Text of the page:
On the 4th February 2013, crowds gathered at Leicester University for the verdict on whether the skeleton they had found in the car park, was actually King Richard III.
The scientists had traced the maternal line from Richard’s elder sister Anne of York through the generations to find the few remaining matrilineal relatives. The only DNA that passes through the generations unaltered is in the female line. Joy Ibsen from Canada was found, but she had only one child, a son, so he is the end of that line. Unfortunately she had died in 2008 so her son Michael was DNA tested.
This test proved that his maternal DNA matched that from the direct female Platagenet line from Anne of York/Cecily Neville, etc. It also matched with the female (mother’s) DNA from the skeleton, which confirmed that Cecily Neville was also the mother of that person. By process of elimination (knowing where the rest of her sons were buried) this was then confirmed to be the skeleton of King Richard III.
An argument over where to bury him then ensued.
When the archaeological dig began, Leicester University had agreed to bury any remains that were found in the city that they were found, with reasonable dignity. Now that the body had been identified, as a King, there was a question as to whether Leicester was a suitable place to bury a King.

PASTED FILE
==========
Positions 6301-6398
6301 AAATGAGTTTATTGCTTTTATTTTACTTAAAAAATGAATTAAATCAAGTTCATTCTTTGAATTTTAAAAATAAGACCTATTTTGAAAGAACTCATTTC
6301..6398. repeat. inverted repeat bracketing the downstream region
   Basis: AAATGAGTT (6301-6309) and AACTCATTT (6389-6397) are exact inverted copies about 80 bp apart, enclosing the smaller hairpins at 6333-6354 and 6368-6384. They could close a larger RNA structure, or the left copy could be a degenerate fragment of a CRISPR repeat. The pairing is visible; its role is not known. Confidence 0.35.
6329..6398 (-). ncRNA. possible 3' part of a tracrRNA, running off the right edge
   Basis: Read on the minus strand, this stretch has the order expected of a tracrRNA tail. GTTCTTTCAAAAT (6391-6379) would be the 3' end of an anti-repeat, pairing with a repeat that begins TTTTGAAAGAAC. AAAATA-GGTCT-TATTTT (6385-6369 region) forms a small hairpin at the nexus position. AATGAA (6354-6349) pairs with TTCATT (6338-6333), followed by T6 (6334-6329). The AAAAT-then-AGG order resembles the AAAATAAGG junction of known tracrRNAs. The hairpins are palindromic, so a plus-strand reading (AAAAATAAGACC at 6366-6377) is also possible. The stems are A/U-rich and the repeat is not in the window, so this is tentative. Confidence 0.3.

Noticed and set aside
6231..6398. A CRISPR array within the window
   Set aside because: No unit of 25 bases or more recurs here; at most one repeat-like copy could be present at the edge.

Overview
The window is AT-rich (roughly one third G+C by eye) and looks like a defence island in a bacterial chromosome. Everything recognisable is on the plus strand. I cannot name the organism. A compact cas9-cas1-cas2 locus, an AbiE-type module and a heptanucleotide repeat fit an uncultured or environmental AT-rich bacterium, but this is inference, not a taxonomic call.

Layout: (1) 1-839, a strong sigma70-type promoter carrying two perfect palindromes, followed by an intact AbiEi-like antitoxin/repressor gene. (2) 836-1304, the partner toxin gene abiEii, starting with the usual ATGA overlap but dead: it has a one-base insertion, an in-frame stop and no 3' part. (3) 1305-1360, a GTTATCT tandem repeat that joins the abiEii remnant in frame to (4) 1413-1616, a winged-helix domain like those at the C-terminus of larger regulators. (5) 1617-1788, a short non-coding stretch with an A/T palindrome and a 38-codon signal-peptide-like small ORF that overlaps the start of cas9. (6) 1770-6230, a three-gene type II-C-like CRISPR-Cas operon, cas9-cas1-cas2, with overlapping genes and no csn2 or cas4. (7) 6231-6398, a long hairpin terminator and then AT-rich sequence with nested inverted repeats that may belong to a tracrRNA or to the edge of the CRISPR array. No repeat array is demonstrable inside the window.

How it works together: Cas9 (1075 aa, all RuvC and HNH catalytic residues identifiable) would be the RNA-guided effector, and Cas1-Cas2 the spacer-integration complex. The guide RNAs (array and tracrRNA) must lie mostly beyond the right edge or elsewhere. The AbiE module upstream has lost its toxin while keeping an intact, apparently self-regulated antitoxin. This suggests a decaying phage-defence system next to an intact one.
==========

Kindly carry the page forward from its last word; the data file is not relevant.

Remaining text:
Westminster was suggested by some but quickly dropped as Royal permission would be required and it was anticipated that the Queen would not grant that. It was thought to be because the nearness to the urn supposedly holding the ‘Princes’ remains would make it unsuitable !!
York made a bid to bury their Yorkist King in York Minster, where they said he would have wanted to be buried, citing some plans that had been found for a chantry chapel that he had planned to build but had not had time to begin. A number of non-direct Plantagenet relatives supported this burial place and the argument went all the way to the Supreme Court.
In the end, it was decided that Leicester had the right to bury the King, in the place that he was orginally buried, as close as possible to his original grave site.
The Cathedral in Leicester, though quite small, stands only a few yards form the Greyfriars monastery site where the body was found, so plans were made to re-inter him there.
His coffin was transferred from the University to the Cathedral via some important places such as Bosworth field (though it is rumoured that the battle site was in a slightly different place than the visitor centre claims), and it stood in state in the Cathedral for three days.
Thousands of people came from around the world to pay their respects to the coffin as it stood there, myself included (you don’t get to pay your respects to a 500 years old dead King every day!).
On 25th March 2015, the coffin was then given a Christian burial in a specially built vault in the Cathedral.
I think it was a slight that the Queen, or at least one of her heirs, did not attend a funeral of a former English King, instead sending only the Countess of Wessex as her representative. Maybe she was channelling her alleged Tudor roots as Henry VIII refused to attend funerals during his lifetime……….